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The views expressed are those of the author and do not necessarily reflect the views of ASPA as an organization.
By Daniel Hummel
October 28, 2016
It had been argued in public economics by well-known scholars such as Eric Lindahl and James Buchanan that there is a need to make government more responsive to the voters, avoid interest group dominance, balance the budget and increase transparency and accountability. These scholars argued for an optimal provision of public goods based on a marginal cost curve that would determine the amount of revenue needed to produce the desired level of goods. The voters / taxpayers would then have to determine the level of good to produce based on the cost assuming that all public goods are funded through taxes.
This is a classical economic approach to a public finance problem that truly only matters in a democracy. There has been an emphasis over the years to make the administrative state more democratic. One solution is to get citizens more involved in government. This is more involved participation than simply voting for representatives. This requires more knowledge of how government functions and the issues that affect it. The constant complaints about government waste, inefficiency and the inability to balance the budget—while at the same time making increasing demands upon the government—indicates there is an information asymmetry there. It is also one of the reasons that deficit financing through debt is popular in most democracies.
Fiscal crisis has provided an impetus to engage the citizenry in ways that would please Lindahl and Buchanan. Increasingly, local governments have turned to various tools to engage the citizenry in public projects. The use of participatory budgeting by the City of Vallejo, California was in response to its bankruptcy. The idea is that this will not only better inform citizens about the tough choices, but also create a sense of ownership over the whole process. Central Falls, Rhode Island also used another tool in response to a financial crisis for this purpose. It used civic crowd-funding to finance the beautification of a park. Other cities are also using this to fund bike lanes, youth programs, bike sharing programs and even the development of a fiber optic network. The increasing importance of this type of funding for public projects received state sanction in the State of Hawaii. In 2014, it became the first state to pass municipal crowd-funding legislation.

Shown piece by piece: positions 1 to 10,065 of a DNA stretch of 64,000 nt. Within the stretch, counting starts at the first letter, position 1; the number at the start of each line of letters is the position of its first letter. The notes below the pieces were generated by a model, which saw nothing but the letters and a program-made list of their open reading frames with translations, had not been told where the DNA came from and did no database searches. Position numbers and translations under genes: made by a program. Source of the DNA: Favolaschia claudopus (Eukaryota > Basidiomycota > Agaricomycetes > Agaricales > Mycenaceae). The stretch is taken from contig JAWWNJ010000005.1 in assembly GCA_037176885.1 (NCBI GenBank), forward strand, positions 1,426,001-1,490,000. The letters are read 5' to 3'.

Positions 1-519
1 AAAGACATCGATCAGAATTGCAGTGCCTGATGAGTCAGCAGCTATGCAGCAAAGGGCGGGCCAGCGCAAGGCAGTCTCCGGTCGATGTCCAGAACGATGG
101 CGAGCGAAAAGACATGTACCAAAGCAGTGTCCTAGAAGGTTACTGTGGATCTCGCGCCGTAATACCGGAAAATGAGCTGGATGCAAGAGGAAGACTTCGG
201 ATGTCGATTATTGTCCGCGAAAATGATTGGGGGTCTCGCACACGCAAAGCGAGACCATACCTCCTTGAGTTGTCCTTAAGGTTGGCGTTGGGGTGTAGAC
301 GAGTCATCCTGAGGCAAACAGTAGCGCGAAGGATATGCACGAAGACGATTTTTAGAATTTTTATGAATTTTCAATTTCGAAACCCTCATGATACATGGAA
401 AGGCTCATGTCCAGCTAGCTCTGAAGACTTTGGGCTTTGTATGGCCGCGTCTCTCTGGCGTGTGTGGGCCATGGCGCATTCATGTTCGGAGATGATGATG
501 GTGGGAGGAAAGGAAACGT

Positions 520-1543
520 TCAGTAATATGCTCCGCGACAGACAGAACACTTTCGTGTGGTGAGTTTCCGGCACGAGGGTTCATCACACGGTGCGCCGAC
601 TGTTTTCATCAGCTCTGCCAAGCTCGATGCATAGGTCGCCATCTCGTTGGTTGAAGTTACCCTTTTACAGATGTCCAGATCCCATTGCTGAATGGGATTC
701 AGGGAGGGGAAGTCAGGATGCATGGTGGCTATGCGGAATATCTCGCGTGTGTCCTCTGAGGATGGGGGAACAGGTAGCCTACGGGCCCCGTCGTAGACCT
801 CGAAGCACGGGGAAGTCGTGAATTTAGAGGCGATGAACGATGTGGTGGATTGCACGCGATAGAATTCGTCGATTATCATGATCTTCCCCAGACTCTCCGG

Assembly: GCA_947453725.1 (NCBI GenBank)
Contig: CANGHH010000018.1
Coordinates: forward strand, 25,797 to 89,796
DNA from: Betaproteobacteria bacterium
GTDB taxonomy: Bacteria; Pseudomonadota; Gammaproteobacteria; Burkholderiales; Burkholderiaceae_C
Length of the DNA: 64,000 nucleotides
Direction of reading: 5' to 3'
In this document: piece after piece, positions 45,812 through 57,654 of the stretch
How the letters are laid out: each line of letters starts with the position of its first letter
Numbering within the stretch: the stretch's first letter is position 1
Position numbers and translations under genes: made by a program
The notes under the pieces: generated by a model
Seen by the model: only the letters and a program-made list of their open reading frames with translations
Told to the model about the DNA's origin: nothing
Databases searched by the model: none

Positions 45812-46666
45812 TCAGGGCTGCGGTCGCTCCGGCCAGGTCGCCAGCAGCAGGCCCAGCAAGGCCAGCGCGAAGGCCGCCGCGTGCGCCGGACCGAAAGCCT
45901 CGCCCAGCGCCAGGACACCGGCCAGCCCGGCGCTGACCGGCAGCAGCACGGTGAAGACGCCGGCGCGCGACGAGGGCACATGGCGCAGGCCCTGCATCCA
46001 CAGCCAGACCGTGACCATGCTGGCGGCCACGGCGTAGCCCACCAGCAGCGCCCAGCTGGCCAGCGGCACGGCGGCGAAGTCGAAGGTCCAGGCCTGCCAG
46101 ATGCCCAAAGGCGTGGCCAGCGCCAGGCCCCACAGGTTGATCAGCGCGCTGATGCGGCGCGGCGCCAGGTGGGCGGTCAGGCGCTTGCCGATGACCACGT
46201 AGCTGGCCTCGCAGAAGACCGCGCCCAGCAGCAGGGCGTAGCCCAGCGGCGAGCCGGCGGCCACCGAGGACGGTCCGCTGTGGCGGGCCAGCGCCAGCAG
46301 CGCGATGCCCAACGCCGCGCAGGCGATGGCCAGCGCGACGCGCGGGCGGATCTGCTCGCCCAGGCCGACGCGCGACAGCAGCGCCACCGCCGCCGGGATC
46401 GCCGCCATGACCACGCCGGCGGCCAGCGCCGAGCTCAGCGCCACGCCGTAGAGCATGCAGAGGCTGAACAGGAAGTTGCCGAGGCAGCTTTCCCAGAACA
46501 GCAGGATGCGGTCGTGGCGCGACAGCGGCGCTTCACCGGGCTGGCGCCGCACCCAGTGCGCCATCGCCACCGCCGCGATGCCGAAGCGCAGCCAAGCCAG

The use of civic crowd-funding is a direct response to dwindling municipal resources along with a piling up of needed, but unfunded public projects. In essence, it is an online alternative to traditional public financing for public projects where donations and investments are made by individuals, foundations, businesses and others to support a single project. Starting in 2009 with the first civic crowd-funding site ioby.org, this has expanded to include donations, equity financing and credit financing for local projects by interested investors. Projects that are fully funded based on a thorough online proposal will be approved by the local government while those that do not will be tabled or discarded. The idea of an optimal provision of public goods is most fulfilled in this approach as the funders only fund the project based on their utility from it. This could be from use or simply the ‘warm-glow’ feeling that donors get from being involved with it.